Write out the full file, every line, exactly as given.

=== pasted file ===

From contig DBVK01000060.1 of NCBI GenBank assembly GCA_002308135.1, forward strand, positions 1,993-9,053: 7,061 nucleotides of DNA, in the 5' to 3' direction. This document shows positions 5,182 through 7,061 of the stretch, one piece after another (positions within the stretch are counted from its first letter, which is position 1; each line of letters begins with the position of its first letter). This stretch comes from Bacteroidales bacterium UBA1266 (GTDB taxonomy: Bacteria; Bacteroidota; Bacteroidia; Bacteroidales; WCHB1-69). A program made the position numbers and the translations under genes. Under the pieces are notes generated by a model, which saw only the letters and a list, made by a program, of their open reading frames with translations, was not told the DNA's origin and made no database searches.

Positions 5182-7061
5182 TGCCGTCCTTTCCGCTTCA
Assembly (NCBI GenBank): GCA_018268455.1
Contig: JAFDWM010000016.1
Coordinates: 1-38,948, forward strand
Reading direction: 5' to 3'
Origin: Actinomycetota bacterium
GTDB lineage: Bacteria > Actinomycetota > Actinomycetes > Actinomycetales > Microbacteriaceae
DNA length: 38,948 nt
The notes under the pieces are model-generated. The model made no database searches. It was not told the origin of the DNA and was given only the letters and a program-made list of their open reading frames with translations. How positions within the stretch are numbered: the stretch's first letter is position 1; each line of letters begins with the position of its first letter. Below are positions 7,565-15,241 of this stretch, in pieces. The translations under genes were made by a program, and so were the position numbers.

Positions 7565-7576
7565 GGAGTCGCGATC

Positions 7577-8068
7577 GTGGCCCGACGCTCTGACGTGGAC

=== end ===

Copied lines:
From contig DBVK01000060.1 of NCBI GenBank assembly GCA_002308135.1, forward strand, positions 1,993-9,053: 7,061 nucleotides of DNA, in the 5' to 3' direction. This document shows positions 5,182 through 7,061 of the stretch, one piece after another (positions within the stretch are counted from its first letter, which is position 1; each line of letters begins with the position of its first letter). This stretch comes from Bacteroidales bacterium UBA1266 (GTDB taxonomy: Bacteria; Bacteroidota; Bacteroidia; Bacteroidales; WCHB1-69). A program made the position numbers and the translations under genes. Under the pieces are notes generated by a model, which saw only the letters and a list, made by a program, of their open reading frames with translations, was not told the DNA's origin and made no database searches.

Positions 5182-7061
5182 TGCCGTCCTTTCCGCTTCA
Assembly (NCBI GenBank): GCA_018268455.1
Contig: JAFDWM010000016.1
Coordinates: 1-38,948, forward strand
Reading direction: 5' to 3'
Origin: Actinomycetota bacterium
GTDB lineage: Bacteria > Actinomycetota > Actinomycetes > Actinomycetales > Microbacteriaceae
DNA length: 38,948 nt
The notes under the pieces are model-generated. The model made no database searches. It was not told the origin of the DNA and was given only the letters and a program-made list of their open reading frames with translations. How positions within the stretch are numbered: the stretch's first letter is position 1; each line of letters begins with the position of its first letter. Below are positions 7,565-15,241 of this stretch, in pieces. The translations under genes were made by a program, and so were the position numbers.

Positions 7565-7576
7565 GGAGTCGCGATC

Positions 7577-8068
7577 GTGGCCCGACGCTCTGACGTGGAC